The Domino Effect 2011
The New Year, 2011 was ushered in by a revolutionary wave, a “domino effect,” of democratic uprisings against the generations-old iron rule of dictators in the Middle East. Many point to the power of facebook and the internet in driving these popular movements. They were useful tools, but more important, they are a measure of the consciousness of the new generation that has a global perspective, is idealistic, who communicates widely to share ideas, hope, friendship and creativity, and who are dedicated to one humanity occupying an egalitarian and healthy planet.
In contrast, during the cold war, post-colonial world of the 1960’s, the “domino effect” was synonymous with fear of the “red menace,” the creeping spread of Communist ideology attaching itself to nationalist movements of newly independent countries, and serving the expansionist ideologies of the Soviet Union and Red China.
Consequently, the power of this fear even gave justification to John F. Kennedy, a president known for promoting humanitarian service, for involving the US in the Vietnam War. At the beginning of the twenty-first century, George W. Bush used similar justification in waging pre-emptive wars, but this time it was fear of the domino effect of spreading Islamic terrorism.
This newest wave of peaceful democratic revolution started in Tunisia, but we have not seen the end of it. What is remarkable in the Egyptian example of this movement is its steadfast clarity of goals, inclusiveness and peacefulness. They show this in their spontaneous organization, care for citizens, care for the treasures of their country, and respect for their diversity as co-citizens. Violence started only as a result of the forces against peaceful change provoking chaos and fighting to give reason for more strong-handed repression by the ruling class. One protester stated that “Truth” never wants to destroy or cause harm.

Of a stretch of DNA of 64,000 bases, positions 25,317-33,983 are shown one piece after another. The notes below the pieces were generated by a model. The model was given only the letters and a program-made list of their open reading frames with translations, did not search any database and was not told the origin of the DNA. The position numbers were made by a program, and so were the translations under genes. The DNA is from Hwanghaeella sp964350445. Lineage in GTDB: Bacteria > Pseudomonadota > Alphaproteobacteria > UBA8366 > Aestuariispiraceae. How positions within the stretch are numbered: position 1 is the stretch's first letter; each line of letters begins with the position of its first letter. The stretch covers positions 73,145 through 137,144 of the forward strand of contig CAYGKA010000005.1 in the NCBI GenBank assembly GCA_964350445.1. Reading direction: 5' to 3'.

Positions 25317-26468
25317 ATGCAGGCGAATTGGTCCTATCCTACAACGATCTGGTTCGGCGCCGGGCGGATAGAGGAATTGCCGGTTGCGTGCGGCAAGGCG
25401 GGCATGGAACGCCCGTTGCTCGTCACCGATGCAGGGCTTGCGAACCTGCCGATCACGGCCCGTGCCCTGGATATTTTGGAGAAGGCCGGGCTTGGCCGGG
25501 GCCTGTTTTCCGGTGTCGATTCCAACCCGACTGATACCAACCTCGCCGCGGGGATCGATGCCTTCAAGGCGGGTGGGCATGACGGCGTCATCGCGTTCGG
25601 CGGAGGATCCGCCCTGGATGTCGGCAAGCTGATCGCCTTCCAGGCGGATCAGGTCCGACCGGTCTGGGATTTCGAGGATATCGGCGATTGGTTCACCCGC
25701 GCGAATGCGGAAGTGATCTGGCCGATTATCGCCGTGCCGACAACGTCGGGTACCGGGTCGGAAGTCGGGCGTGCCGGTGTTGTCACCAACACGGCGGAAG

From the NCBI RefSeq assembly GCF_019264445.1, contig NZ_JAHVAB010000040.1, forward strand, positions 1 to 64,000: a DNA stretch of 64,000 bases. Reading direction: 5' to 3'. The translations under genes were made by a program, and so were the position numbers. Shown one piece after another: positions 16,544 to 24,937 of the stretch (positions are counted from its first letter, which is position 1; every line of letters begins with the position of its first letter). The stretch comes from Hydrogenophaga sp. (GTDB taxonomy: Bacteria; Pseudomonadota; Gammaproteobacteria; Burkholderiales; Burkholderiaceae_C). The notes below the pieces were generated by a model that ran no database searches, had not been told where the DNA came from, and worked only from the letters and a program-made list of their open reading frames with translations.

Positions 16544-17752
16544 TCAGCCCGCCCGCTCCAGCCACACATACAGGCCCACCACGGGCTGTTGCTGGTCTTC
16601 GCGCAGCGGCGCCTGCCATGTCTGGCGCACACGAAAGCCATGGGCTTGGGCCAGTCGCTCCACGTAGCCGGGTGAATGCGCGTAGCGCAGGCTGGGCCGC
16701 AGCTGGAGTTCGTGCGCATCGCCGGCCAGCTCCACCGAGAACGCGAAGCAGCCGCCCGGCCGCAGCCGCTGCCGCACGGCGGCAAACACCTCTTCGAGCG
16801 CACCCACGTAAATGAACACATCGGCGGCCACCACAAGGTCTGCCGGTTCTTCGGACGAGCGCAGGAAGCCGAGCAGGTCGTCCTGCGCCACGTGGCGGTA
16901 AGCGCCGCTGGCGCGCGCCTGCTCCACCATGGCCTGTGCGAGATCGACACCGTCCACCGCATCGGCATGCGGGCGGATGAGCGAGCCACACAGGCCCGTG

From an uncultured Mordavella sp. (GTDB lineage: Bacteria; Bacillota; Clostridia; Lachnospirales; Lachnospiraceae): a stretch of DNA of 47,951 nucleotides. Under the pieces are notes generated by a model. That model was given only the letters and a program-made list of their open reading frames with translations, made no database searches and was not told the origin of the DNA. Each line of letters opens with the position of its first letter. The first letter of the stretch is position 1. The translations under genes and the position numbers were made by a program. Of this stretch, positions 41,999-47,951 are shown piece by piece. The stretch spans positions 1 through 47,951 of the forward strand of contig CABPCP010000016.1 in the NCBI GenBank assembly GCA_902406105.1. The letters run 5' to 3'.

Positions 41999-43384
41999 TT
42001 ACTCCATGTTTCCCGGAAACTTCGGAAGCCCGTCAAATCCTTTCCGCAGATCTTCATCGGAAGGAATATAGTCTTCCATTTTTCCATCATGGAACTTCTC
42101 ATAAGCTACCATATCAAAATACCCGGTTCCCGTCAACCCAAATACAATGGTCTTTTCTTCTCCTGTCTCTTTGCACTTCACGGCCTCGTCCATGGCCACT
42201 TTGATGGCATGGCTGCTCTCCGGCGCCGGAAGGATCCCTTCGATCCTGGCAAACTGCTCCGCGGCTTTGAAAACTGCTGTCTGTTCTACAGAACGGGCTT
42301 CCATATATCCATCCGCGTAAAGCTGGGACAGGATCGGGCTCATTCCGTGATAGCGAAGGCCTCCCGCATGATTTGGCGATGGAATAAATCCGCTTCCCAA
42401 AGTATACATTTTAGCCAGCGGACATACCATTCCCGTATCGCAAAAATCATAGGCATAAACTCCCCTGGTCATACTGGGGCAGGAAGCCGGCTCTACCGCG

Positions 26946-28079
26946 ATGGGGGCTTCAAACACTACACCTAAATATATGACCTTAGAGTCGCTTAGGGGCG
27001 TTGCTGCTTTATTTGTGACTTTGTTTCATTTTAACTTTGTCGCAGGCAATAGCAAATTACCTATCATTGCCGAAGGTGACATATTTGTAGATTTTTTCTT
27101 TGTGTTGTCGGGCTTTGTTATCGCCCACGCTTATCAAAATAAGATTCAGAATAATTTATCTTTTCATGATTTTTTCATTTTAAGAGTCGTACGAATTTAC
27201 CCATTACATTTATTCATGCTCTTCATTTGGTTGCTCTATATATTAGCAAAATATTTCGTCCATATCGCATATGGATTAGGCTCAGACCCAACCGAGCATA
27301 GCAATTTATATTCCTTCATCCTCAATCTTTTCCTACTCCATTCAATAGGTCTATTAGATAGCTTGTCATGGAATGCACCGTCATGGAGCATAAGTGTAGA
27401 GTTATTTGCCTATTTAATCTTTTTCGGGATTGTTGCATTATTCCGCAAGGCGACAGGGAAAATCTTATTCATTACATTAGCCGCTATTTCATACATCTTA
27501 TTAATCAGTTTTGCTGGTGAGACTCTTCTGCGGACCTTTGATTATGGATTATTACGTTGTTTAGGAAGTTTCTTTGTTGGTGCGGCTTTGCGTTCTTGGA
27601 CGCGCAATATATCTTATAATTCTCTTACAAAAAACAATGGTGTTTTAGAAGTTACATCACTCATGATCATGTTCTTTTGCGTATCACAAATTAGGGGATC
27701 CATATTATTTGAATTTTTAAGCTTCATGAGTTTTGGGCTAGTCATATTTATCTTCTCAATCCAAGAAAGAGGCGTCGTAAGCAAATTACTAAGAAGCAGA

I believe this will become the “domino effect” of the new era in the developing world. This spirit, which is driving people from many backgrounds to unite in their quest for democracy, may serve as a challenge to their peers in the developed world. Many young people, especially in the so-called "democracies" sleep under the blankets of material complacency, fear, and a leadership that “divides and conquers.” This undermines trust, promotes self-centeredness and apathy, and discourages initiatives to make needed changes to solve our social problems. It has allowed corporations and those who control the economy to control events largely unchallenged.
As the last vestiges of “might makes right” rulership dies through current popular uprisings that are earning the respect and admiration of the world, will the comfortable world take note of their own insidious enslavement? So far, budding sentiments for change have been distorted and manipulated by political tricksters, and co-opted by corporate marketing. Although people in developed countries will use different methods to awaken and become part of the “domino effect,” they will need to be equally passionate and steadfast as their counterparts in the developing world about making the sacrifices that usher in positive and necessary changes.
Scenes from Tahrir Square in previous weeks were reminiscent of the streets of Selma, Alabama in the 1960’s during the American civil rights movement where peaceful demonstrators were met with violence by pro-government thugs. However, a violent response has proved useless against the contagious momentum of those seeking freedom. Many demonstrators said that they felt free for the first time and would rather die than lose that. The “domino effect” of democracy may become the civil rights movement of the twenty-first century if it moves through other developing nations living under repressive regimes, and moves people in developed countries who are satisfied with their own material comfort to demand a society that is fair and just for all.